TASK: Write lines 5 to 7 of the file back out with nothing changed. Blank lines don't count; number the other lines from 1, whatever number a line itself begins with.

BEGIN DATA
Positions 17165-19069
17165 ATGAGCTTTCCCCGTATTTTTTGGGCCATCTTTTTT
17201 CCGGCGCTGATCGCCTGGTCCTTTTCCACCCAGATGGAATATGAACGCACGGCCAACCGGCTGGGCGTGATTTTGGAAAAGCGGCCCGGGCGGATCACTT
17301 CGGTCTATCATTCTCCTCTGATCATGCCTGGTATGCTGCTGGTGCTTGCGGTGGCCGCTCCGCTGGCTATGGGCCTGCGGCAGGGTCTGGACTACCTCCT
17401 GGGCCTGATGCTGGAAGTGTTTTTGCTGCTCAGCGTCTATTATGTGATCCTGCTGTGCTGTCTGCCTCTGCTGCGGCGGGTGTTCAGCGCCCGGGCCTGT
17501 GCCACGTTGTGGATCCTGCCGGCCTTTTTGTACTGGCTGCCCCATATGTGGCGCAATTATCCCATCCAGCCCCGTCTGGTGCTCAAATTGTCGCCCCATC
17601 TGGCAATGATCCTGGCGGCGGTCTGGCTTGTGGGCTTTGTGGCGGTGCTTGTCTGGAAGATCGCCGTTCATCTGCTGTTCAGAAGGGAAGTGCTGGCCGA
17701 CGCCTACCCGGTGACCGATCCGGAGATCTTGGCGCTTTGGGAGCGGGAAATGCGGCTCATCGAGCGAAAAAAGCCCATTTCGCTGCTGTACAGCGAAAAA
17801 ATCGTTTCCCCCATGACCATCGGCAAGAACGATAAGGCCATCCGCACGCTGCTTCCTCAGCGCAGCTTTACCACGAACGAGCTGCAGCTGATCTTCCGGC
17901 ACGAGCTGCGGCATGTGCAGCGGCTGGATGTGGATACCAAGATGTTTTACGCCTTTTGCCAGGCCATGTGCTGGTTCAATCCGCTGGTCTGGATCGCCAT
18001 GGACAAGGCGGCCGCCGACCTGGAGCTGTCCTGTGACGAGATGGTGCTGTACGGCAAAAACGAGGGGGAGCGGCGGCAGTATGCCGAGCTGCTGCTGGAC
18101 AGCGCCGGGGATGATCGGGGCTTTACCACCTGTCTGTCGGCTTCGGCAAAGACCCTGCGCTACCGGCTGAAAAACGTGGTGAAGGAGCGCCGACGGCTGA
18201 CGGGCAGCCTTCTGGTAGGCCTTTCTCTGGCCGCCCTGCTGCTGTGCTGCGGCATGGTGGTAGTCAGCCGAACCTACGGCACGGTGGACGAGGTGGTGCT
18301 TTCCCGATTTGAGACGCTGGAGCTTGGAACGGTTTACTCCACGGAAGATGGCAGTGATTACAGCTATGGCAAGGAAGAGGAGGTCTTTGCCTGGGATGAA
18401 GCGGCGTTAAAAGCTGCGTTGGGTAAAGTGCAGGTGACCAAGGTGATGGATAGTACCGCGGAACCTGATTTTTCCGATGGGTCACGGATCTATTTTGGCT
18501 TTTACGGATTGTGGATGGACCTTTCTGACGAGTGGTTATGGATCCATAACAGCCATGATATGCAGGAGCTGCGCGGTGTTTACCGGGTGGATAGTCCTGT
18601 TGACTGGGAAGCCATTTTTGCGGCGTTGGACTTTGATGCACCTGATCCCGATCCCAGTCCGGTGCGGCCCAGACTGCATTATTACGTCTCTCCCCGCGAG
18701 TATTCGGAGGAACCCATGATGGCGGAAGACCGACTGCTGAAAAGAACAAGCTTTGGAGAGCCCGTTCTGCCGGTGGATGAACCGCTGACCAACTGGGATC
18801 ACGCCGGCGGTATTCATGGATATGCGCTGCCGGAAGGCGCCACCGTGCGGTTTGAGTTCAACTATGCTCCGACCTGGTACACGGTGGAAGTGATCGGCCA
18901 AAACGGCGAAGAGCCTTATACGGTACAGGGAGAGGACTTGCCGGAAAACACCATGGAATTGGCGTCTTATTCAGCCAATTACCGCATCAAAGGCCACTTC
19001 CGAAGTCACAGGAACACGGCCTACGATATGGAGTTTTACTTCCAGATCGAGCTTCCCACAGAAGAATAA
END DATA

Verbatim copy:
17401 GGGCCTGATGCTGGAAGTGTTTTTGCTGCTCAGCGTCTATTATGTGATCCTGCTGTGCTGTCTGCCTCTGCTGCGGCGGGTGTTCAGCGCCCGGGCCTGT
17501 GCCACGTTGTGGATCCTGCCGGCCTTTTTGTACTGGCTGCCCCATATGTGGCGCAATTATCCCATCCAGCCCCGTCTGGTGCTCAAATTGTCGCCCCATC
17601 TGGCAATGATCCTGGCGGCGGTCTGGCTTGTGGGCTTTGTGGCGGTGCTTGTCTGGAAGATCGCCGTTCATCTGCTGTTCAGAAGGGAAGTGCTGGCCGA